Friday, October 16, 2009

My Year of Hopefulness - Where the Wild Things Are (and Were)

"One does not discover new lands without consenting to lose sight of the shore for a very long time." ~ Andre Gide, Nobel laureate in literature

My sister, Weez, and her family are visiting me for a week. My brother-in-law, Kyle, is a painter and given the cold weather we're having in New York City, this vacation is all about museums. For several weeks, he's been scouting cultural websites to see what exhibits are currently open. One of the exhibits that caught his interest is at the Morgan Library, and includes original sketches, watercolors, and book notes from Where the Wild Things Are by Maurice Sendak. Being avid fans of children's literature, we stopped in there today to have a look.

I have loved
Where the Wild Things Are since I was little. I loved it because of its use of theatre and imagination. Max and his make-believe adventures made me believe that I could travel to distant and strange lands, too. Now as a writer, visiting this exhibit brought a whole new back story to the book. Originally the story was about wild horses, not the Wild Things we have come to know and love. Sendak abandoned the project for many years before completing it. During his first attempt he wrote that the story felt forced so he had to put it aside for now. He kept returning to it again and again to see if the story might flow more easily on another attempt. Eventually, he found an open door. My favorite margin note is "focus on Max." Despite his mastery of storytelling, he had to deal with all of the same anxieties so many other writers deal with: not knowing what comes next, starting a story, dropping it, and picking it back up again at a more suitable time, and the feeling that his focus was sometimes a bit off.

As much as I love Sendak's writing, his thoughts on his writing were even more interesting to me. The exhibit reaffirmed for me that writing is a physical workout in many respects. It's something that must be practiced consistently, even when the writing doesn't come easily. There will be periods of frustration when the words just don't flow the way we'd like them to and that's okay. Focus and commitment is something we must continually strive for, and some times we will need to write ourselves a prescription for them, a reminder of what's really important. And that's okay, too.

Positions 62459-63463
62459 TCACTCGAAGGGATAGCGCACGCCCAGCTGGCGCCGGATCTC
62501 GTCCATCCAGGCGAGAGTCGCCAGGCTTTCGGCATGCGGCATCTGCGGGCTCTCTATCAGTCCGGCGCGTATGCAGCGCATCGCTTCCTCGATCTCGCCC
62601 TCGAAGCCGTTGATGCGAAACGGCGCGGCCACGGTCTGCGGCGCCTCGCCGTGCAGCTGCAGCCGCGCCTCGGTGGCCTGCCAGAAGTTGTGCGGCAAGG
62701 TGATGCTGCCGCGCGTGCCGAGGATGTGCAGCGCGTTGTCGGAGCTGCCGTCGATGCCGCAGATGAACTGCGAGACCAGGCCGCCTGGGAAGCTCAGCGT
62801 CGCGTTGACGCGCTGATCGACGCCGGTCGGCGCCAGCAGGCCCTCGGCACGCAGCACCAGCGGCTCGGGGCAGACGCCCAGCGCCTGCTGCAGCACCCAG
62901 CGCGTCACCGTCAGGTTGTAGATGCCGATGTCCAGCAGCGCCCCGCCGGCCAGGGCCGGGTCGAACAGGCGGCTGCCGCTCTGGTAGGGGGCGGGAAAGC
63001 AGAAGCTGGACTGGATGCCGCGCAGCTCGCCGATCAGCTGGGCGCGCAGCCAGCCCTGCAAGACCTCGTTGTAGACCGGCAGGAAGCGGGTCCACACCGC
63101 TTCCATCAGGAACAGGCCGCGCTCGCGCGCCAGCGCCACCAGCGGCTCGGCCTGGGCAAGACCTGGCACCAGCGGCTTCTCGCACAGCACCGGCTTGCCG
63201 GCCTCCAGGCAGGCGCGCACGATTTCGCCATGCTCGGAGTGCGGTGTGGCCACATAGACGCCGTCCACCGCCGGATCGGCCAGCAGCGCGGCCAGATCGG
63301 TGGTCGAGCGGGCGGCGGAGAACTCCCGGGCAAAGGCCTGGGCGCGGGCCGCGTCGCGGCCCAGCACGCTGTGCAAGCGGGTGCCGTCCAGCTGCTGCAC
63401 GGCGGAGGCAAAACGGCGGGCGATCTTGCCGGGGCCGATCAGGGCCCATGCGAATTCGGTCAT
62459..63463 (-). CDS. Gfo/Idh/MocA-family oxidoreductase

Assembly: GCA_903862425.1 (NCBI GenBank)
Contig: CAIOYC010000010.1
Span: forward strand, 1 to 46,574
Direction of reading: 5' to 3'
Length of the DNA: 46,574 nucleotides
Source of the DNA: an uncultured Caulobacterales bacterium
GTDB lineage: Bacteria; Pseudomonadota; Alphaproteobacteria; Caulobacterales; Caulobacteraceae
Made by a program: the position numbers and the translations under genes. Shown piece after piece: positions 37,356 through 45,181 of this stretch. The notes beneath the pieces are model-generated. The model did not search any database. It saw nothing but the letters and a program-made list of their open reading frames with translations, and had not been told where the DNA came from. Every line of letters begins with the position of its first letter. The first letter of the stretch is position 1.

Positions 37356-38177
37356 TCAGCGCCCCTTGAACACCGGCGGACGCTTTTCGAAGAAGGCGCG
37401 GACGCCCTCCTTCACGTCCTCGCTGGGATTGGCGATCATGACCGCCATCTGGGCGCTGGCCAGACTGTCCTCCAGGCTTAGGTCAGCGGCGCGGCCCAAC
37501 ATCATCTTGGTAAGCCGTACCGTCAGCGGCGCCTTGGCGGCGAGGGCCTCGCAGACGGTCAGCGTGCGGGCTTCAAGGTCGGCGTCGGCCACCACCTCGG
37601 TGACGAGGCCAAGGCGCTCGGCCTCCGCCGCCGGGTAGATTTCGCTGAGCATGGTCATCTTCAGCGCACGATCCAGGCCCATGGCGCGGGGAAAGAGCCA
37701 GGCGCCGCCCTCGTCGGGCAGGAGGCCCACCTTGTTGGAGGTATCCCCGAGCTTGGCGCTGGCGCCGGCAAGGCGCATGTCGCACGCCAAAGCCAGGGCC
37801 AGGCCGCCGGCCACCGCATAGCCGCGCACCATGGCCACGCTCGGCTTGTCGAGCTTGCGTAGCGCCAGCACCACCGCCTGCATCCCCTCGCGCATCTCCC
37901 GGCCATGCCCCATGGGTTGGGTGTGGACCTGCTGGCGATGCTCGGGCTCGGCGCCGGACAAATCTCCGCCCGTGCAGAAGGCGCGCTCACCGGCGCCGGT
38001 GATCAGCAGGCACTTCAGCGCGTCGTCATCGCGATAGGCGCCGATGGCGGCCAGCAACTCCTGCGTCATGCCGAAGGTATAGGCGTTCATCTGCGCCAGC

It's so easy to think that genius in any form belongs to the few, the gifted. Realizing that people whom I admire so much, such as Sendak, are just ordinary people like me reminds me that there is a little genius in all of us. Within everyone's imaginations, there is a brilliant story, our own
Where the Wild Things Are, that is brewing. The land of the Wild Things is always right here beside us. To get it down, we just need to commit to showing up at our computers or at our notebooks with a wide open heart, a good set of ears, and an abundance of patience and determination in equal amounts.

The image above is an illustration by Sendak from Where the Wild Things Are


Nikita said...

Hi Christa,

Your input on the idea of having a "genius in all of us" reminded me of Elizabeth Gilbert's TED presentation. Her next phase of research is on the idea of "genius" and she poses some moving thoughts on it. I thought you might find it of interest, watch and let me know what you think :)

COL said...

very cool christa. i agree with the physical workout idea. creative muscles must be fed, trained, rested and flexed. good job on the new blog too!

Christa said...

Yep, those creative muscles need the same kind of care our bodies do. We're super-excited about the new design of TJCC, too! Thank you for the re-tweet. :)

Christa said...

Hi Nikita! I love Elizabeth Gilbert. Her Ted talk is one of my very favorites that I've heard. So beautiful and poignant. Thank you for sending the link!